© 2022 Maine Public
Play Live Radio
Next Up:
Available On Air Stations
Business and Economy
The Rural Maine Reporting Project is made possible through the generous support of the Betterment Fund.

Canadian truckers urge Maine to drop a vaccine requirement for cross-border truckers

Virus Outbreak US Canada Border
Jeffrey T. Barnes
Trucks cross the Peace Bridge Wednesday, March 18, 2020, in Buffalo N.Y., President Donald Trump and Canadian Prime Minister Justin Trudeau have agreed to close the U.S Canada border to non-Essential travel in order to slow the spread of the coronavirus, but trade will not be affected.

A convoy of Canadian truckers has been rallying in Ottawa this week, urging the government to drop a requirement that cross border truckers show proof of vaccination. Critics say the new rule will strain the supply chain, drive up inflation and create a truck driver shortage. In Maine, The Motor Transport Association surveyed its members and found that of those companies responding, 60% of their drivers are not vaccinated.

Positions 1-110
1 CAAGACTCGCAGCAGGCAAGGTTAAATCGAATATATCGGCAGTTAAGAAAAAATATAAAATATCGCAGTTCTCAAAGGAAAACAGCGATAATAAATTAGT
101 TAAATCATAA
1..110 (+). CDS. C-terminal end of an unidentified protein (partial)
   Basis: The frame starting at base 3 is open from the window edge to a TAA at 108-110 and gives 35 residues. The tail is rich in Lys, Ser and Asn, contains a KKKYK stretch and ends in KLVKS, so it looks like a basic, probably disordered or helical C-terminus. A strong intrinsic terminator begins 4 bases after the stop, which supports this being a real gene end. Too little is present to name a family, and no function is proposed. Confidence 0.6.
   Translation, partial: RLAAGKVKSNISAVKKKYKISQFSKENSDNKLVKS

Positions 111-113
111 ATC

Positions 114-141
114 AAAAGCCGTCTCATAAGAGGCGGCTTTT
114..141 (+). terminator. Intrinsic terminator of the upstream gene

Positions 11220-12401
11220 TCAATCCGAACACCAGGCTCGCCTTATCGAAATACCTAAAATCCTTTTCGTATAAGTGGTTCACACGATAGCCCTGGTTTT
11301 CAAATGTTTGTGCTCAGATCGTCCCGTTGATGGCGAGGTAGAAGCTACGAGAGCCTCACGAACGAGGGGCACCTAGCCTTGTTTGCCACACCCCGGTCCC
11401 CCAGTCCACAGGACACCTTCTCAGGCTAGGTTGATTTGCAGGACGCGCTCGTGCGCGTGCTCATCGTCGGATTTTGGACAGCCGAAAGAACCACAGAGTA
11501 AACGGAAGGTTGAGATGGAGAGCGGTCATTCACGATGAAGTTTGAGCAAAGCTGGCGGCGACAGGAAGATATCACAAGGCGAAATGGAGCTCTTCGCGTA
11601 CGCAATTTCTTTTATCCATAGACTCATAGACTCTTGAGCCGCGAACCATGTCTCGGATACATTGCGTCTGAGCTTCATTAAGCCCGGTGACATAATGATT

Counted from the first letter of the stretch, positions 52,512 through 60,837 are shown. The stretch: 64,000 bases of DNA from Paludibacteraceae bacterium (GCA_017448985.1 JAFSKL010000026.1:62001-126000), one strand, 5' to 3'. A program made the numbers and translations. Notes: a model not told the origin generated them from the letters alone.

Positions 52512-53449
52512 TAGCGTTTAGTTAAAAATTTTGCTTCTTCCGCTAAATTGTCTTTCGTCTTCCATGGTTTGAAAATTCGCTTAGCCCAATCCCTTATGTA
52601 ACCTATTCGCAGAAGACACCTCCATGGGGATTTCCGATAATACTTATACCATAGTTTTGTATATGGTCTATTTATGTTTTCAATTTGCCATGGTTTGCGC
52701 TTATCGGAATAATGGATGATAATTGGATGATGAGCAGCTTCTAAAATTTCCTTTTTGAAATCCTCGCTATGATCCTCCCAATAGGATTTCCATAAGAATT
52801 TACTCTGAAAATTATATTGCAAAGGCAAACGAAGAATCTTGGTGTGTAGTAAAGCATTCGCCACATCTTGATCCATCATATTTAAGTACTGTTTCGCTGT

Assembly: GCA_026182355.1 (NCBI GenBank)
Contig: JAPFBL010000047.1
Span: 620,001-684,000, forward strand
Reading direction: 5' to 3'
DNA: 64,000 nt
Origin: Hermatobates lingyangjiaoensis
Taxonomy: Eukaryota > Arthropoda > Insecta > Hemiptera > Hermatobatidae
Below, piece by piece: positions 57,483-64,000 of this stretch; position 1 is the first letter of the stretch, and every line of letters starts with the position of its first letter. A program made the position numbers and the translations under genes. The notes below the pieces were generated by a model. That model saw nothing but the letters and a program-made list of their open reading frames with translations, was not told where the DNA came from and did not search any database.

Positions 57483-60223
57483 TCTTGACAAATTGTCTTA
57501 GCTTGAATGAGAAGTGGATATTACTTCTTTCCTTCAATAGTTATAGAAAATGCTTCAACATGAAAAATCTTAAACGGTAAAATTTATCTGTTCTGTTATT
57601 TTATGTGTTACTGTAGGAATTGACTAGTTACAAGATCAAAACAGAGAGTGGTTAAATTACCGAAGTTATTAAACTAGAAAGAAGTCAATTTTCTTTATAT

Association President Brian Parke says the group is asking Maine's Congressional delegation to seek an exemption. Parke says early in the pandemic truckers were heroes, and now they can't do their jobs.

"They were out there delivering everything America needed when Americans were locked down in their homes," Parke says. "We didn't have vaccines, PPE, and these same drivers now cannot deliver the same goods across the border. It makes no sense."

Parke says the 80,000 trucking jobs are open across the nation right now. And he says the situation will get worse as the aging trucking workforce begins to retire in the coming years.